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Function of a Principal Na+/H+ Antiporter, ShaA, Is Required for Initiation of Sporulation in Bacillus subtilis

  • Saori Kosono
  • Yoshiaki Ohashi
  • Fujio Kawamura
  • Makio Kitada
  • Toshiaki Kudo
American Society for Microbiology
Publication Date
Feb 01, 2000
  • Biology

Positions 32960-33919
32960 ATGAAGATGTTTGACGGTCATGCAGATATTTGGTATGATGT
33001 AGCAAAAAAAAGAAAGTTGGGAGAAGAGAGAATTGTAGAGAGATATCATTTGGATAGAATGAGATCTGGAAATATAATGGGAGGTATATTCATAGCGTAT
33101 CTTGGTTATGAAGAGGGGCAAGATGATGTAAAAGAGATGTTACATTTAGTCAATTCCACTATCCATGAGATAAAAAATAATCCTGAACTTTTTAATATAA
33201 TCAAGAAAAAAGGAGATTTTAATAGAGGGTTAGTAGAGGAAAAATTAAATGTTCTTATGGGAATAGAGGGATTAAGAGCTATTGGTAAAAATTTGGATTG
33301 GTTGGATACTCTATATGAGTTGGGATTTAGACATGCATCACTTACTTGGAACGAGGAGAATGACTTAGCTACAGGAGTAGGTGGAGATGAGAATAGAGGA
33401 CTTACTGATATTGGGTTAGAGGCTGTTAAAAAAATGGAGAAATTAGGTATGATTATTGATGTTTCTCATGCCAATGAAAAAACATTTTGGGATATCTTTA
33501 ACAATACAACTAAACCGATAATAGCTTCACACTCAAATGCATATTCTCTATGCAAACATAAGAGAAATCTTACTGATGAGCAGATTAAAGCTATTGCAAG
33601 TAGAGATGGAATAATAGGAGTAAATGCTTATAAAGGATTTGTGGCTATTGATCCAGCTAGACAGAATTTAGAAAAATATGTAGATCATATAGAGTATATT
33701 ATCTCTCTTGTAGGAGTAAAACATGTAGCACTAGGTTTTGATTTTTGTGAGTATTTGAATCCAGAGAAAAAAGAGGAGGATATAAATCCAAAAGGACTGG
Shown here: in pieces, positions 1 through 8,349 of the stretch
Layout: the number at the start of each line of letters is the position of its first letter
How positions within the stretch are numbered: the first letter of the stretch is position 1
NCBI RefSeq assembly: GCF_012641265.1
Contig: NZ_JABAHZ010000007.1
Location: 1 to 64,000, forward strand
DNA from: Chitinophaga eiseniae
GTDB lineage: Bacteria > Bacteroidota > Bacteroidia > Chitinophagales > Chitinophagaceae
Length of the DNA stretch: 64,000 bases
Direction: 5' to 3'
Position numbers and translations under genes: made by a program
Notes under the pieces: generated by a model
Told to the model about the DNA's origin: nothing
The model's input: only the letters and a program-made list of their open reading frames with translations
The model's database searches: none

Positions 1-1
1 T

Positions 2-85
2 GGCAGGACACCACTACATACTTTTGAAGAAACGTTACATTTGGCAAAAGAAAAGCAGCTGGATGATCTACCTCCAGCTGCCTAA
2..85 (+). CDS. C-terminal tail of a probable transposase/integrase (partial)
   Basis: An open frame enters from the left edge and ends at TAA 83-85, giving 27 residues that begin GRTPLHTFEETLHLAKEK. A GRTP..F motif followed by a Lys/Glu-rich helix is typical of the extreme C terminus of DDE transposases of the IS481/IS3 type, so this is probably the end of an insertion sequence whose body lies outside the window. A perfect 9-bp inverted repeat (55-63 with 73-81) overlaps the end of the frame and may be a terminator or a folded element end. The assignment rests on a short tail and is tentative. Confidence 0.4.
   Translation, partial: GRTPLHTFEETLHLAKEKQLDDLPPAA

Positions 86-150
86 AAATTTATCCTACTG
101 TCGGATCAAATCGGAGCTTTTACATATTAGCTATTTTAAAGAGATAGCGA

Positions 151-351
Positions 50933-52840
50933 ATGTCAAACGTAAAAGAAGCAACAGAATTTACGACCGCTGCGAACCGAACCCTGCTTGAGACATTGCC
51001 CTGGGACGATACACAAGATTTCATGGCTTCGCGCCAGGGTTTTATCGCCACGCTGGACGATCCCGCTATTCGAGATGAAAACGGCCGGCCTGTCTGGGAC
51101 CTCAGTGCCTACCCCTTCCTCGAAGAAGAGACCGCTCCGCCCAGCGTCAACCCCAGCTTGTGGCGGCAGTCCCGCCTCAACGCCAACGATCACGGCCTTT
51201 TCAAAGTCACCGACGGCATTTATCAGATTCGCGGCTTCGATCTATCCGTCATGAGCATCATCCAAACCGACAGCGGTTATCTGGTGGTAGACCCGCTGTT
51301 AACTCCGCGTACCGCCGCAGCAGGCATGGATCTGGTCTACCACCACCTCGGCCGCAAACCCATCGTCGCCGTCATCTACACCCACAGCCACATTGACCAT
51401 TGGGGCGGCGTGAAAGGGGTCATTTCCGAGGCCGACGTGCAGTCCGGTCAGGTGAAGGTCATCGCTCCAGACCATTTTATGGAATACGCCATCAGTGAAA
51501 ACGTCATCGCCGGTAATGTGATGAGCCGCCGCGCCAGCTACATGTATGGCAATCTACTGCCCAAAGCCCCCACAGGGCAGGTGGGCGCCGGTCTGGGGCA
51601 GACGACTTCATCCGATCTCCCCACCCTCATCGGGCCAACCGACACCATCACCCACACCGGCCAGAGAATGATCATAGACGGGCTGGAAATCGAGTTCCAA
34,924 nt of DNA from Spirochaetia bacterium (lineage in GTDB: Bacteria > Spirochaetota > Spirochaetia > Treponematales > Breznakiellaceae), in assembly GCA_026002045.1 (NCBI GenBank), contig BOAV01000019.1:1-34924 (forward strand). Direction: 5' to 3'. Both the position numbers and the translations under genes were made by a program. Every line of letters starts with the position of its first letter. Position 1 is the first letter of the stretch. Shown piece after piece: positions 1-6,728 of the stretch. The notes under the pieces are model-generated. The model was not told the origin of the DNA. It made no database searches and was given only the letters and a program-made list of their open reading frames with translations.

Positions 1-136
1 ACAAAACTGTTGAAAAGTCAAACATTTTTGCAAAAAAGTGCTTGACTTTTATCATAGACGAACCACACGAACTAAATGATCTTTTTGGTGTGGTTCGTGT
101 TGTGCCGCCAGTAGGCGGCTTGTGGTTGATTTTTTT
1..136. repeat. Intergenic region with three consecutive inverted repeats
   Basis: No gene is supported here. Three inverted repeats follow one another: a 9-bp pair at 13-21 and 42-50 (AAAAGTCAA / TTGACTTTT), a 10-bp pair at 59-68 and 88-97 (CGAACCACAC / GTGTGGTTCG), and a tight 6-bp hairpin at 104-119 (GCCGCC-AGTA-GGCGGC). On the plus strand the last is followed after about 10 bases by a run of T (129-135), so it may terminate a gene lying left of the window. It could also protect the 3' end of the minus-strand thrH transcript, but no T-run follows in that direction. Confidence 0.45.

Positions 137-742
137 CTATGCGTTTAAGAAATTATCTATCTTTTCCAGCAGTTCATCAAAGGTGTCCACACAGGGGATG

ShaA (sodium/hydrogen antiporter, previously termed YufT [or NtrA]), which is responsible for Na+/H+ antiporter activity, is considered to be the major Na+ excretion system in Bacillus subtilis. We found that a shaA-disrupted mutant of B. subtilis shows impaired sporulation but normal vegetative growth when the external Na+ concentration was increased in a low range. In the shaA mutant, ςH-dependent expression of spo0A (PS) and spoVG at an early stage of sporulation was sensitive to external NaCl. The level of ςH protein was reduced by the addition of NaCl, while the expression of spo0H, which encodes ςH, was little affected, indicating that posttranscriptional control of ςH rather than spo0H transcription is affected by the addition of NaCl in the shaA mutant. Since this mutant is considered to have a diminished ability to maintain a low internal Na+ concentration, an increased level of internal Na+ may affect posttranscriptional control of ςH. Bypassing the phosphorelay by introducing the sof-1 mutation into this mutant did not restore spo0A (PS) expression, suggesting that disruption of shaA affects ςH accumulation, but does not interfere with the phosphorylation and phosphotransfer reactions of the phosphorelay. These results suggest that ShaA plays a significant role at an early stage of sporulation and not only during vegetative growth. Our findings raise the possibility that fine control of cytoplasmic ion levels, including control of the internal Na+ concentration, may be important for the progression of the sporulation process.

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